The Court need not accept mere conclusory allegations, whether they are made in the complaint or a sworn statement. Lujan v. Nat'l Wildlife Fed'n, 497 U.S. 871, 888 (1990). In deciding a motion for summary judgment, "the judge's function is not himself to weigh the evidence and determine the truth of the matter but to determine whether there is a genuine issue for trial." Anderson, 477 U.S. at 249.

DISCUSSION

I. Sovereign Immunity

Defendants argue that the claims for money damages against the individual Defendants in their official capacities and against the BOP are barred by the doctrine of sovereign immunity. While Bivens v. Six Unknown Named Agents of Federal Bureau of Narcotics, 403 U.S. 388 (1971), allows claims for damages against federal agents, it does not allow claims for damages to be brought against federal agencies, such as the BOP, regardless of any waiver of sovereign immunity. F.D.I.C. v. Meyer, 510 U.S. 471, 486 (1994). And, actions against individuals in their official capacities are "in all respects other than name" suits against the government entity. Kentucky v. Graham, 473 U.S. 159, 166 (1985). As such, Plaintiff's official capacity claims are claims against the United States, which cannot be sued for money damages without an "unequivocally expressed" congressional waiver of sovereign immunity. United States v. Idaho ex rel. Director, Idaho Dep't of Water Res., 508 U.S. 1, 6 (1993); United States v. Testan, 424 U.S. 392, 400 (1976). The United States has not waived its sovereign immunity from suits for damages arising from constitutional violations. E.g., Keene Corp. v. United States, 700 F.2d 836 838 n.3 (2d Cir. 1983).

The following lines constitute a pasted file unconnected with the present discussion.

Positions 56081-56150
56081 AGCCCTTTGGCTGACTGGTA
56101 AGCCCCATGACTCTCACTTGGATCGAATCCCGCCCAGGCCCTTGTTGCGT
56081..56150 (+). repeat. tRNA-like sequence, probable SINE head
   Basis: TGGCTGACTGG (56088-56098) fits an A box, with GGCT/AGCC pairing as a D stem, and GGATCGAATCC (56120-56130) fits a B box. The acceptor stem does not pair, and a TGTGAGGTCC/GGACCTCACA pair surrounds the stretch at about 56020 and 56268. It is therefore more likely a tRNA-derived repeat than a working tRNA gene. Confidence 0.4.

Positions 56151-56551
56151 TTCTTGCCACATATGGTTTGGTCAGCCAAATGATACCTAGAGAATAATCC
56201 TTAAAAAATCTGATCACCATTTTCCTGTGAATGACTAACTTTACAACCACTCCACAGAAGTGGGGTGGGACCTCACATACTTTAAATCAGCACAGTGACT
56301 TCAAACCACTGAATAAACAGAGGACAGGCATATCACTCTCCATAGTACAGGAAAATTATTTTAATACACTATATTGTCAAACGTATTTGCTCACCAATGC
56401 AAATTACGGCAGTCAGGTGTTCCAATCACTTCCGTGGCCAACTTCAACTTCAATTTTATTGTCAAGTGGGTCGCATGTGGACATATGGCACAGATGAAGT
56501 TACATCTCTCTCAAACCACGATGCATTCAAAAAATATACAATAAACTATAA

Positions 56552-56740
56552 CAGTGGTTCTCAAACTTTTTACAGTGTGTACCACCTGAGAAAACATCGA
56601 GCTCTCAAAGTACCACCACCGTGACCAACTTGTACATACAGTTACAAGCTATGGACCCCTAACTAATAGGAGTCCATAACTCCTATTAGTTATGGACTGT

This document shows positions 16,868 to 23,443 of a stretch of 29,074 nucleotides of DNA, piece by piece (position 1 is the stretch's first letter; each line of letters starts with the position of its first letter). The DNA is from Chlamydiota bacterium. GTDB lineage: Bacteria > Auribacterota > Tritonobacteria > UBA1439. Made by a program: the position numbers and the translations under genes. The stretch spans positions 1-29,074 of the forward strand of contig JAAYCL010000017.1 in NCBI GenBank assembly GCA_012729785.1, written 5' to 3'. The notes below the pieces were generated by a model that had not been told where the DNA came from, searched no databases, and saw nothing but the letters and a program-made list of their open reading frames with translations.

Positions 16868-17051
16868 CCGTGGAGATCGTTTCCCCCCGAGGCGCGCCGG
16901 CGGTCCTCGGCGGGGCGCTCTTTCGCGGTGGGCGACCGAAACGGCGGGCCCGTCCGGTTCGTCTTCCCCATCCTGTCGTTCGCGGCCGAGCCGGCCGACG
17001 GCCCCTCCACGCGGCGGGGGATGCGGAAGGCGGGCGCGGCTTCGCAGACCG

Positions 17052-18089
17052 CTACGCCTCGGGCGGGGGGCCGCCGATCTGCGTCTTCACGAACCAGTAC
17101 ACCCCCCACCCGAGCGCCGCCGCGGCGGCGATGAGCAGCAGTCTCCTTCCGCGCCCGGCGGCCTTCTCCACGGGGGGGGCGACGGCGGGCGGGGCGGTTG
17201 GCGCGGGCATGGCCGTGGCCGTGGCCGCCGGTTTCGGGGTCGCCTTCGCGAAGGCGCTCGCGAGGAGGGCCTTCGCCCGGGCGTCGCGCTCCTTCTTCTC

Further, the United States' sovereign immunity from suits for money damages has not been waived by the Rehabilitation Act, except in a situation not applicable here: when a federal agency is a "Federal provider of ... assistance" to state, local, and other entities outside the federal government that have discriminated in violation of § 504. Lane v. Pena, 518 U.S. 187, 191-92 (1996). Lane clarified that federal funding of entities "that the Federal Government manages itself," like, the Merchant Marine Academy in Lane, and the BOP here, does not bring "any act" of federal executive agencies within this narrow waiver of sovereign immunity. Id. at 194-95.

Therefore, I will grant Defendants' motion to dismiss the claims for money damages against the BOP and the individual Defendants sued in their official capacities.

II. Exhaustion of Administrative Remedies